Arati on the Issues
There is an inequity in discipline rates and academic rates, while many of our schools are economically and racially segregated. For example, gaps between black, hispanic, and white students — as measured by test scores, enrollment in advanced coursework, and college enrollment — are huge.
• Continue growing social emotional learning programs to allow students to change behaviors through open dialogue and expose them to new ideas, cultures, and resources.
• Hire more African-American and Hispanic teachers who may reach students in different ways, while working with adults to identify and reduce their biases.
• Re-visit boundary lines to see if and how they are increasing segregation, and consider altering them.
• Put innovative programs (including Montessori Pre-K) in our underenrolled schools to build a pipeline of new students and to attract students from charter schools.
Teacher turnover is high in our most academically struggling schools. We talk a lot about teacher quality, but not much about principal quality, which is a key factor in teacher satisfaction.
• Hold principals accountable for good, uplifting management practices that create positive work environments for teachers.
• Recognize and reward the principals that are successful; support and hold accountable those who are not.
• Continue the PPfT program, which blends appraisal, compensation and professional development.
Preparing for Real Life
There is a huge gap between the coursework students take and workforce needs. 40% of new jobs in Austin require a computer science background. Yet, only 5% of high school students in AISD express an interest in studying computer science.
• Develop a districtwide K-12 strategy with industry partners to provide a pipeline of workers prepared to fill the workforce needs of our region.
• Increase classroom and internship opportunities in high-need fields like computer science, green technology, and big data.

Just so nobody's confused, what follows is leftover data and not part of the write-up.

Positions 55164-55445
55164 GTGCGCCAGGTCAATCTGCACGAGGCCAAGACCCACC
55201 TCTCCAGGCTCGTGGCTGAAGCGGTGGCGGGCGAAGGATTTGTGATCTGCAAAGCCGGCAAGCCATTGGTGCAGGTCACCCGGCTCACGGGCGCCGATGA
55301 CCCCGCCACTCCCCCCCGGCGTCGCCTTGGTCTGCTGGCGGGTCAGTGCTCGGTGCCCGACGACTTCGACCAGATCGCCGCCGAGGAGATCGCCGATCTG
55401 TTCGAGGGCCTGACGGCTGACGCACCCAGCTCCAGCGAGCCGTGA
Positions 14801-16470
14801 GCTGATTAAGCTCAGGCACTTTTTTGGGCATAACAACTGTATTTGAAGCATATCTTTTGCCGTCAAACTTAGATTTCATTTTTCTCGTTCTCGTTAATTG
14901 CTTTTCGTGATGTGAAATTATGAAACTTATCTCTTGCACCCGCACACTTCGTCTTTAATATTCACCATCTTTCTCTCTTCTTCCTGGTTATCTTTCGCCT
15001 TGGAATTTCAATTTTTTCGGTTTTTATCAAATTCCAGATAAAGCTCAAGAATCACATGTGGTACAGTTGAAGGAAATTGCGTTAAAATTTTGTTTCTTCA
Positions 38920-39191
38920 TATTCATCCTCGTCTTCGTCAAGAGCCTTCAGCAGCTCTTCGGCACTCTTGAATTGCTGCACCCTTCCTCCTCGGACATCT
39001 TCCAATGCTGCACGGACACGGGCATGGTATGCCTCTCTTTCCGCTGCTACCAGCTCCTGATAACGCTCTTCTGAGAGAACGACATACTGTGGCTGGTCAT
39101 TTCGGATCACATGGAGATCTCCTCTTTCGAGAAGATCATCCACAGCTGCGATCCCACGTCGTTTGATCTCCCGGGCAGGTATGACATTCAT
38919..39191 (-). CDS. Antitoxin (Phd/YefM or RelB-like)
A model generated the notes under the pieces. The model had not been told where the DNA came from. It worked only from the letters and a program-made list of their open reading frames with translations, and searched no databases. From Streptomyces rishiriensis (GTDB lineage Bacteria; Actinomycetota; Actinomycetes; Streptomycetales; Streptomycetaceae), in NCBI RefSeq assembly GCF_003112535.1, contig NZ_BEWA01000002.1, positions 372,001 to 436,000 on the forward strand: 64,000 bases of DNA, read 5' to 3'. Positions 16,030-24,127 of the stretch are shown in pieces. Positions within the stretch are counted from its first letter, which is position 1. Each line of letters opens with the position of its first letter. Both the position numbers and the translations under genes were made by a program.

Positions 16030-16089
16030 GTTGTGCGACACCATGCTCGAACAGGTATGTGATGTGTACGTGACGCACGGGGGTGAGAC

Many of our students face bullying, discrimination, housing insecurity, and mental illness. Our students need to feel safe in our schools if they are to achieve academically.
• Continue investing in social and emotional learning programs and wraparound services that get to the root cause of academic challenges.
• Ensure AISD does not rent out facilities to organizations that discriminate against LGBTQ+ people or other marginalized people that violate our “No Place for Hate” principles.
• Hold adults in our schools accountable when they discriminate, whether intentionally or not, against marginalized students and staff.
AISD has a very narrow definition of accountability. Our students are more than a test score — and we need to continue expanding its definition of accountability beyond test scores.
• Expand superintendent scorecard to include more outcomes beyond test scores for college readiness (such as remediation rates in the first year of college), career readiness (such as enrollment in high need workforce courses like computer science), and life readiness (such as discipline rates by race or student voter registration rates).
• Include metrics in the superintendent’s report card, such as principal quality or teacher turnover, that lead to high student outcomes.
• Explore authentic assessments that rely on rubrics to grade student learning on tasks (such as planning a community garden or programming a robot) that are realistically contextualized.
We need to be more proactive to make sure our students continue to thrive. The district needs to establish more of a big picture look at our budget, and compare competing priorities to make tough budget decisions.
• Develop strong budget decision-making criteria so our decisions are good for children and defensible to the community.
• Increase revenue via relationships with the business community.
• Continue exploring tax swaps with the city, collaborating with similar districts (like Plano ISD) to lobby for “taxparency” and more ways to lower our tax burden.
•Establish excellent programming and pipeline programs to increase our enrollment, particularly in areas threatened by charter schools and private schools.
• Support the city’s affordable housing bonds and other measures that will help AISD families stay in AISD.
• High return on investment programs like Pre-K – some studies show that every $1 invested in Pre-K has a $7 return throughout a child’s education.
• Search relentlessly for additional sources of revenue.